Commodity prices are all down, right? Wrong!
Commodity prices have scored high on the economic shock-talk scale in the past decade. Although prices are generally still riding high, the recent trend has been downward. Energy, base metal and even food prices are down considerably from recent peak levels. We expect the trend to continue with the U.S. recovery spreading overseas, as liquidity shifts from parked investments to plant and equipment -- but are all commodities following the same pattern of decline?
There is one noticeable anomaly. Lumber prices are soaring, thanks to the surge in new home building in the U.S. -- up a stunning 40 per cent over the past year. In contrast to the declines in other sectors, and in spite of weak pulp and paper prices, the forestry index is up 22 per cent over year-ago levels. Composite USD prices have been rising steadily since last fall, and are now up 43 per cent since February 2012 to $415 per thousand board-feet, led by gains in the price of Western SPF 2X4s.
Panel prices are similarly striking. Plywood prices are up between 20 and 30 per cent, depending on the source. But the real drama has been reserved for oriented strand board (OSB). Long in the doldrums, OSB prices have rocketed ahead, more than doubling in the past 12 months to USD 415 per thousand square feet, and gaining momentum in the past month. Is it a bubble, or will it last?
Consider demand. Although globally, construction of housing has generally softened, the U.S. market is showing no signs of a relapse. Even with recent growth, U.S. housing starts are well below the rate of household formation, and unlike the past six years, the balance between supply and demand is roughly even. Starts could rise another 40-50 per cent without upsetting this balance. House prices are responding, rising across the lower-48 and prodding renters to jump in before they get left behind.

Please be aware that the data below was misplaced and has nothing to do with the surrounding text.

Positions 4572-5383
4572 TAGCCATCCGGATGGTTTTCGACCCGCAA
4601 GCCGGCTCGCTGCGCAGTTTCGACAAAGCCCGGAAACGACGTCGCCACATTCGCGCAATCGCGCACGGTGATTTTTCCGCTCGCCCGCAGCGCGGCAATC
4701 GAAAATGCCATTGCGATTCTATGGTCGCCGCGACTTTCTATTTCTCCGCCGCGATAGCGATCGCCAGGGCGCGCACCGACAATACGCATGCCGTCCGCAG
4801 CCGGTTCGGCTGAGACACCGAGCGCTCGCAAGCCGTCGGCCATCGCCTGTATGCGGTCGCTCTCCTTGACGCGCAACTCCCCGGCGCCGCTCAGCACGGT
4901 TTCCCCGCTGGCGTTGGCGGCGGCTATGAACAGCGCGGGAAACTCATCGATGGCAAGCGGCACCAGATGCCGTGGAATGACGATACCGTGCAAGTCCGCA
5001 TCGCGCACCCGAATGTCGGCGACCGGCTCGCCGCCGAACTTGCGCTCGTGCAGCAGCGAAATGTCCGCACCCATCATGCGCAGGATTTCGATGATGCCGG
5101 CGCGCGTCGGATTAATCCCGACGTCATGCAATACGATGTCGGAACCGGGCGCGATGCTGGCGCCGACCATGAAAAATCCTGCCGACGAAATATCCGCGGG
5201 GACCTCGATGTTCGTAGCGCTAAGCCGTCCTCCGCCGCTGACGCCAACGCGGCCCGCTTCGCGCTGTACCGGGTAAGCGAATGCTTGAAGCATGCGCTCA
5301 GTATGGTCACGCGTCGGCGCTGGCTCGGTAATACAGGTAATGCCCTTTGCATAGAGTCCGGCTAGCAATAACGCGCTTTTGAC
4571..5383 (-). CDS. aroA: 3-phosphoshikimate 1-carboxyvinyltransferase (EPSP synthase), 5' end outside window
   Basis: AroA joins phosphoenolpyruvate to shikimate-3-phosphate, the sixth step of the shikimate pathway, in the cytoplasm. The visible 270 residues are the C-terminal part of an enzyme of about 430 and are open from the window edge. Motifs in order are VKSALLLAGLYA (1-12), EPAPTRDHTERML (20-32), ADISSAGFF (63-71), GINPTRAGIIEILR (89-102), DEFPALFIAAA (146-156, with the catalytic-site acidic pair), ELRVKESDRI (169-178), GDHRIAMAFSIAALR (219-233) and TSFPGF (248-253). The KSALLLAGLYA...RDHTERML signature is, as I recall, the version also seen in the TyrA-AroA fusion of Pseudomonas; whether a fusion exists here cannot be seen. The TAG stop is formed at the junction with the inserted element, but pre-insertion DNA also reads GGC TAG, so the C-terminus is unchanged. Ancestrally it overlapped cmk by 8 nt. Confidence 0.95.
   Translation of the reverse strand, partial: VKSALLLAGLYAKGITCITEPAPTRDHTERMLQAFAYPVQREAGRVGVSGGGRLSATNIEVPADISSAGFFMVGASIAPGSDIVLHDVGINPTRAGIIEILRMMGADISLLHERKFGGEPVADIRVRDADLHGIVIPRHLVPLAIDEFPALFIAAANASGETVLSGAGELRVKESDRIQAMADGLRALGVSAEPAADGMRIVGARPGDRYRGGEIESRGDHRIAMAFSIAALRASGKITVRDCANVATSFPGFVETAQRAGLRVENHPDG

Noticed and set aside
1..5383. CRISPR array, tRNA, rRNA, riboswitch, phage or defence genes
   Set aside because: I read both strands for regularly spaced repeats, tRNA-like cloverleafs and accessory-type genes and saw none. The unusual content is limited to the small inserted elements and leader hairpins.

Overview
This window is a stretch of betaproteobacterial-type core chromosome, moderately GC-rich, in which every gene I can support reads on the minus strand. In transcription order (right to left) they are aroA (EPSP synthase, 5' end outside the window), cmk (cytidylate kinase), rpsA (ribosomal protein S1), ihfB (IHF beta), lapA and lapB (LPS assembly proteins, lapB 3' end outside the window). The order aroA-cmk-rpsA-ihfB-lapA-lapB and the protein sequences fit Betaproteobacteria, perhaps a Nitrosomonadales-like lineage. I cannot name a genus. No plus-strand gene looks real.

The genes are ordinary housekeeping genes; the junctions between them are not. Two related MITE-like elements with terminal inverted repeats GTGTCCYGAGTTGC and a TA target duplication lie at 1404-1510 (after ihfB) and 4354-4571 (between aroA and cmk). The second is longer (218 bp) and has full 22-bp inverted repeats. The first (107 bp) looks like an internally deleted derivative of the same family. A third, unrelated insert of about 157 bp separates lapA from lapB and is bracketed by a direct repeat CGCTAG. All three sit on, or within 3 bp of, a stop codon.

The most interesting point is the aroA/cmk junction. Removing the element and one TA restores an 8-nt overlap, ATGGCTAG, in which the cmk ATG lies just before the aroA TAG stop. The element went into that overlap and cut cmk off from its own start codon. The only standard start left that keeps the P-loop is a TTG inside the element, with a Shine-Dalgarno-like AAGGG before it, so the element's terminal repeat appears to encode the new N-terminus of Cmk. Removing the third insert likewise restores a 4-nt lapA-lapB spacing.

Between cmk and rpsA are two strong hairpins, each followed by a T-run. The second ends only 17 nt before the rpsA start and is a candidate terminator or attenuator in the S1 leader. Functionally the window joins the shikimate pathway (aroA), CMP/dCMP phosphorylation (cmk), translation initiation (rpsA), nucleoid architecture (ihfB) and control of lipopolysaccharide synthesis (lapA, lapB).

How about supply? The protracted U.S. housing crisis lowered Canadian sawmill capacity significantly -- Canadian lumber shipments to the US are just 40 per cent of 2004 levels. A large share of that is gone for good. Moreover, we're shipping lots more to China. Higher product prices will create lots of incentive to build new capacity or expand existing facilities. Yet the International Wood Markets Group reports limited capacity to expand wood production significantly in the key North American production zones. High prices may indeed attract higher imports from Europe and elsewhere.
Demand and supply conditions suggest no imminent price relief, and some believe that a price super-cycle is in the works. Canadian wood shipments have already begun to rise, with annual exports up 21 per cent in 2012 and growing. But in this cycle, the U.S. will have to compete with fast-growing East Asian markets, which have been a welcome refuge for beleaguered Canadian producers in the past decade. Average annual growth of wood exports is 39 per cent for China, 9 per cent for South Korea, and 6.3 per cent for the Philippines. Turkey is also a hot current destination for wood products.
This news is welcome relief for those in Canada's wood products industry that are still standing. As U.S. growth spills over to the rest of the world, demand for wood products will only increase. As such, it is hard to believe that the industry is not on the verge of a new period of expansion.
The bottom line? Sustained growth in the U.S. housing market is breathing life into one of the industries hardest hit by the global economic and financial crisis. Perhaps this is where the new wave of international business investment will begin. One thing's sure, there's ample money to fund it.